“Health Care Plans of the Candidates”: Burying Our Heads in the Sand

A short op-ed in the NYT yesterday had this to say:

“Mitt Romney’s health care plan offers 15 guiding principles, but appropriately leaves to Congress the resolution of most details. Obamacare’s 2,400 pages were never understood even before passage, push all risk to taxpayers and promise economic disaster.”

This is, of course, either, at best, a demonstration of complete ignorance of the facts, or at worst, another example of conservative revisionism. When the Obama admin came into office, they also presented only some general guidelines. The crafting of the Affordable Care Act was left almost entirely to the Congress. In fact, the Obama admin was repeatedly criticized for not taking a more forceful role in the bill’s creation. This isn’t ancient history. It was in 2009.

On the surface, Romney’s claims of repealing the Affordable Care Act are patently fantastical. It took decades to get comprehensive health care reform in the country. When the political will finally surfaced, it was a fight to the death. Romney must recognize this, carefully choosing his words stating “I will act to repeal Obamacare on my first day.” “Acting to” is very different from “doing.” This nuance, I am afraid, is lost on the electorate. What he plans to do, is another mystery. The discussion is bordering on infantile.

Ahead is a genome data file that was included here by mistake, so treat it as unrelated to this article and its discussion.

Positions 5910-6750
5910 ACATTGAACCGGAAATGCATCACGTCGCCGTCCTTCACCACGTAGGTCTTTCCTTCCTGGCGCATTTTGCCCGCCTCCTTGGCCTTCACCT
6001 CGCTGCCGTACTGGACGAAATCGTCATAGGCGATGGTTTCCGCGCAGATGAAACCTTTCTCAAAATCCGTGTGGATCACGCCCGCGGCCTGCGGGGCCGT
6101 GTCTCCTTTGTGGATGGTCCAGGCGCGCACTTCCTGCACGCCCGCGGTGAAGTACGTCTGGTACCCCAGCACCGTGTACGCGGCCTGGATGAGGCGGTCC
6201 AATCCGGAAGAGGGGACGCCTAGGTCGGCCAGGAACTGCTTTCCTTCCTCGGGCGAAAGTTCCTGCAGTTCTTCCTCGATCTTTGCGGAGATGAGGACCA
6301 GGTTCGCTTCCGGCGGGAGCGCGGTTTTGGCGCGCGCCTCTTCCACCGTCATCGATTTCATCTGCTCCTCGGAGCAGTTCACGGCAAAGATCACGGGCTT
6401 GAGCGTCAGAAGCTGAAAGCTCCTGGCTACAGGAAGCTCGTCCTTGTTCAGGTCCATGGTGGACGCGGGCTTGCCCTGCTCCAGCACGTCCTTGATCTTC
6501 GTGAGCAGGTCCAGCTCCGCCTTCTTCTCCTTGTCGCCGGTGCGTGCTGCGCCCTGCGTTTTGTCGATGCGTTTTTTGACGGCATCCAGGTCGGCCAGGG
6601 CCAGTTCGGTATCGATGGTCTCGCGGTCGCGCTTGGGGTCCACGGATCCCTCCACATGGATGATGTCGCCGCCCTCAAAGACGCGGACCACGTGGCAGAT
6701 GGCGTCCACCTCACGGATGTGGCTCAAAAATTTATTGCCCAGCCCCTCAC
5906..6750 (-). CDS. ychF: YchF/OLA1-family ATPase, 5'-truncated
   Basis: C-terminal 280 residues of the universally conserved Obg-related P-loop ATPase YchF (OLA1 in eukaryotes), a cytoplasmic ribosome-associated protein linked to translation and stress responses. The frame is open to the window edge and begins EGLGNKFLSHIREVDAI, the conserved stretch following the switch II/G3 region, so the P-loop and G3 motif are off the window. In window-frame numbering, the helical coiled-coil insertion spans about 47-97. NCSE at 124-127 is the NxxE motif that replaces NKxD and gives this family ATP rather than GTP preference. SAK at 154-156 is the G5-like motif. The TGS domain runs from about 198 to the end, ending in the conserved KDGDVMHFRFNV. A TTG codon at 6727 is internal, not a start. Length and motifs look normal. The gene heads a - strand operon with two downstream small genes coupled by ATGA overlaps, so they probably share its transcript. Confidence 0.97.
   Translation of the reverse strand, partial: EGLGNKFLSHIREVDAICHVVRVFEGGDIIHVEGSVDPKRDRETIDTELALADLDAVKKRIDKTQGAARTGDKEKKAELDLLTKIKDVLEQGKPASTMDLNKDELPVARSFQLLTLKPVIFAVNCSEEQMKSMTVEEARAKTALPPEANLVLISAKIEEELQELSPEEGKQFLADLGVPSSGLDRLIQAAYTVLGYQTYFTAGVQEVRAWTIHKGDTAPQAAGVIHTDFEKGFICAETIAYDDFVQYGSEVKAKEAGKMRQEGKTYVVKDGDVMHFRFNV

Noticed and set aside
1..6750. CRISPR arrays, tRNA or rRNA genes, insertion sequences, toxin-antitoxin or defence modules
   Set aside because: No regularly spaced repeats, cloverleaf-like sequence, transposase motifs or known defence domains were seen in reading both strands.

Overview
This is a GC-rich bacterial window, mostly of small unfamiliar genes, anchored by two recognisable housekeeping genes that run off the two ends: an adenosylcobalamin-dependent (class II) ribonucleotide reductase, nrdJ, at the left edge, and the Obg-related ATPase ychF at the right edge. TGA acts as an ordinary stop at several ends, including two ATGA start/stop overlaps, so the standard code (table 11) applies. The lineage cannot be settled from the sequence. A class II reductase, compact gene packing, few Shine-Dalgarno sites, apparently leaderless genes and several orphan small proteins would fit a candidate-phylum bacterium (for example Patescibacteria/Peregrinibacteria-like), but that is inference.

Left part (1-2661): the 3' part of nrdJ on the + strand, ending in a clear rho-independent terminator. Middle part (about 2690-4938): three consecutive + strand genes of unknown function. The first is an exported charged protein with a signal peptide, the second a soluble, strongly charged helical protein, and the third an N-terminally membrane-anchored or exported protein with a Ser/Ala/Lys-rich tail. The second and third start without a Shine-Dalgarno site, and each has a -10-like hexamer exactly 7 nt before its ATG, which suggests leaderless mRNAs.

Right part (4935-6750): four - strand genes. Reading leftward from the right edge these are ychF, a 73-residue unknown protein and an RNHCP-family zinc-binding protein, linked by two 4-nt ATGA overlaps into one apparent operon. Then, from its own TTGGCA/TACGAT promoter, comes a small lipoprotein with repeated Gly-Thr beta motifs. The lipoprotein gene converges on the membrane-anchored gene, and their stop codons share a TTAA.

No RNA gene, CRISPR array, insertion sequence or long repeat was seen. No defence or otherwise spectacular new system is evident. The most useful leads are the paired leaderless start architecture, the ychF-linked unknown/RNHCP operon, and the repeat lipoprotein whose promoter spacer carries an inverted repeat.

More frustrating for me, is the constant call for “market solutions” to our problems of health care delivery. We have given the market a chance. The market has had free reign to do as it likes for decades. We have seen this market approach to health fail miserably. Why? Simply because health markets don’t work like hardware stores.

People who have insurance really have no clue what the lives of people without insurance are like. Similarly, the wealthy have little concept of the lives of the poor. Clearly, Romney is both.

About Pete Larson

Researcher at the University of Michigan Institute for Social Research. Lecturer in the University of Michigan School of Public Health and at the University of Massachusetts Amherst. I do epidemiology, public health, GIS, health disparities and environmental justice. I also do music and weird stuff.

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